By Nancy Aronie
Id change my underpants because my Mother was right. I fell off a collapsed deck once and while the paramedics were strapping me into the ambulance gurney I joked and said I’m not going to the hospital because these are Mondays undies.
My mother was right about a lot of things but it takes some time for us daughters to realize there was actual wisdom at their own kitchen table.
My mother said things like, you cant wear white after labor day, and I remember thinking but wait that’s when I look best in white, being brown and all from summer sun and she also said the reason she had her hair cut every three months (even though she looked better with longer hair) was because women after a certain age shouldn’t wear their hair past their shoulders. I don’t know where she got these misguided Miss Manners mini prisons.
When I was really young I didn’t think my mother had much to offer. She was tired all the time, had big migraines and a very small voice.
But it was more about what she didn’t say and what she did that found its way into my now life.
On Saturdays when she came home weary from her third job (this one as a receptionist at Schultzes Beauty Salon) instead of taking a nap (I never saw her nap) she and I drove down Asylum Avenue where she picked up black women holding bundles at the bus stops waiting to get home weary from their own jobs of cleaning white women’s houses. She knew all the neighborhoods (she had lived there) (Jews move up and Blacks move in). We’d squeeze in all together and you could practically hear the collective end of the work day sigh. I could feel the soulfulness the gratitude and the love in that car. Sometimes I’d hear her friends say aren’t you afraid of driving through that neighborhood? And my mother would say its my neighborhood too and besides these women are my neighbors.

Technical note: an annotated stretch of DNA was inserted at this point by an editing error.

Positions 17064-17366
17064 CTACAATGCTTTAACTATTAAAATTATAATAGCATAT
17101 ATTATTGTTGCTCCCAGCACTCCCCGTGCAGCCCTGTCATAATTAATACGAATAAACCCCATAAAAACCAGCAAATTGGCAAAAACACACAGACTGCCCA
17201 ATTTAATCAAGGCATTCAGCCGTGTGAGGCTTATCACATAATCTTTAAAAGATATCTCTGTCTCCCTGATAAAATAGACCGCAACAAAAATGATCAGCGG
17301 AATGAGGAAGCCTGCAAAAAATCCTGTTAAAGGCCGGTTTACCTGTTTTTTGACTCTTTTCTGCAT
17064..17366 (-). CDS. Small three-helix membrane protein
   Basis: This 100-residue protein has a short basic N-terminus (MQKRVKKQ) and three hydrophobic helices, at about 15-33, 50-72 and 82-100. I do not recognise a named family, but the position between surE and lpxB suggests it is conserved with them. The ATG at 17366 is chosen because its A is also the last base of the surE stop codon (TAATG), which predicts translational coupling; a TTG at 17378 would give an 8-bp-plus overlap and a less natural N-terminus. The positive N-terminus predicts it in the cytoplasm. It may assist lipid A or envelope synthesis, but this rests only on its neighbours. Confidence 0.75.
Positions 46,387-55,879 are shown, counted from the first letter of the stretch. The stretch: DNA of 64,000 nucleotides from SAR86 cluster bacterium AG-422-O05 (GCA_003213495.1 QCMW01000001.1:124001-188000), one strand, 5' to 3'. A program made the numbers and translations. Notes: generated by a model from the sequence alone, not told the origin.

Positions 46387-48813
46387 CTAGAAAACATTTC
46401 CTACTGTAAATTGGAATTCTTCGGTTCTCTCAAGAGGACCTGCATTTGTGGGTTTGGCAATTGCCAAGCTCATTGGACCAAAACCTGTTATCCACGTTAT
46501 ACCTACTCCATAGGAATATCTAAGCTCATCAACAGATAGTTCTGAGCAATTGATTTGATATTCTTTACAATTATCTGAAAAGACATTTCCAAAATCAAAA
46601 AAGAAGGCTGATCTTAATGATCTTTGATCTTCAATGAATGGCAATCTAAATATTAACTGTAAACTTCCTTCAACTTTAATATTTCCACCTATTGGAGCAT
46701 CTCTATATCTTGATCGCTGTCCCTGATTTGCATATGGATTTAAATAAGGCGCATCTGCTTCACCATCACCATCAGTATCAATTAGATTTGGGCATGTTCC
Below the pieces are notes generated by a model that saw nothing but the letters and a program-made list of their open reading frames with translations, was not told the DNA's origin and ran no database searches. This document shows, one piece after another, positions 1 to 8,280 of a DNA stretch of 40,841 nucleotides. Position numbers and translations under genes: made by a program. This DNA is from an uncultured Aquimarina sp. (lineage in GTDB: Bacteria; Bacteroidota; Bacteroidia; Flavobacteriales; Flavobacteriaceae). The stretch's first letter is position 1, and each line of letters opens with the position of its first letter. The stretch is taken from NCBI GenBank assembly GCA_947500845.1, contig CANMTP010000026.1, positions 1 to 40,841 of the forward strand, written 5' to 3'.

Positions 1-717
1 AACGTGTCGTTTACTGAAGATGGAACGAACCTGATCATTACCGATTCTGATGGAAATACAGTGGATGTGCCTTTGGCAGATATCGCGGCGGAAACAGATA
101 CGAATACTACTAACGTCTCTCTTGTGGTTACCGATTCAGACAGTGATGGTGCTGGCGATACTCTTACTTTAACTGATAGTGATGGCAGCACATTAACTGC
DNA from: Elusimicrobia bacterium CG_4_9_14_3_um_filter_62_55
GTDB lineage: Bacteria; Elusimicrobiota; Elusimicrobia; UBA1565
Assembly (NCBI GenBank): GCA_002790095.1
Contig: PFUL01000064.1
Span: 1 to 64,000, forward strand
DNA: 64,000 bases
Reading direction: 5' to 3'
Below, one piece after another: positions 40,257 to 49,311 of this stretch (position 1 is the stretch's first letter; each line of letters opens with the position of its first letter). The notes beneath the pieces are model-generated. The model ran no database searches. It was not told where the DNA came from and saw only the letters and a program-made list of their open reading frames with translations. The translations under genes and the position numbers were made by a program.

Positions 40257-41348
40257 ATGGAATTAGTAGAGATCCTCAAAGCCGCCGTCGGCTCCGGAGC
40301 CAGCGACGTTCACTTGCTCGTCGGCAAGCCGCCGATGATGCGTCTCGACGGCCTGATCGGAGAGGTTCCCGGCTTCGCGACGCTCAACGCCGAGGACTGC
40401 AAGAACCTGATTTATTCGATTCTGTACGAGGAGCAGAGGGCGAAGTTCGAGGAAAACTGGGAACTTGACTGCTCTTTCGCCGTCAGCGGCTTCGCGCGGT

She moved into an apartment complex that was a bit of a retirement community. Lots of widows in their seventies and eighties where the gossip mill was alive and well. I never heard my Mother ever pass along the secrets everyone came to her and whispered.
She had one friend Tillie and I remember the two of them laughing and saying haven’t they got anything better to do? My mother was taking a painting class and was in the middle of learning how to do clouds when the teacher died. She kept her brushes and her watercolor paper on her red plexi table as if she were waiting for him to return. Tillie and Hennie's apartments faced each other and they both had African Violets on their sils. They would catch each other watering at the same time and wave across the courtyard. Then Tillie was rushed to the emergency room and her grown children called Hennie and said Tillie probably wont make it. When I phoned my mother and offered to drive her to the hospital she said I’d prefer to remember Tillie the way she was. And I may have snapped a bit but I said Mom this isn’t about you. Its about Tillie. Helping her make a big transition. You can just sit and hold her hand . She said in the voice I had come to know and love I knew I shouldn’t have answered the phone. Ok pick me up in a half hour.
We were teachers for each other. She got her voice late in life and because of her I got mine early.
Originally this was a piece entitled if I could change one thing and it turns out if you change one thing you’d have to change everything and if you changed everything there’d be one thing you’d want to change out of that lot and you’d have to keep moving keeping ahead of your life running and changing yet again and again and again.
Better to sit still… accept what is… and if you’re planning on falling off a deck in Chilmark, go ahead, just be sure you change your underpants.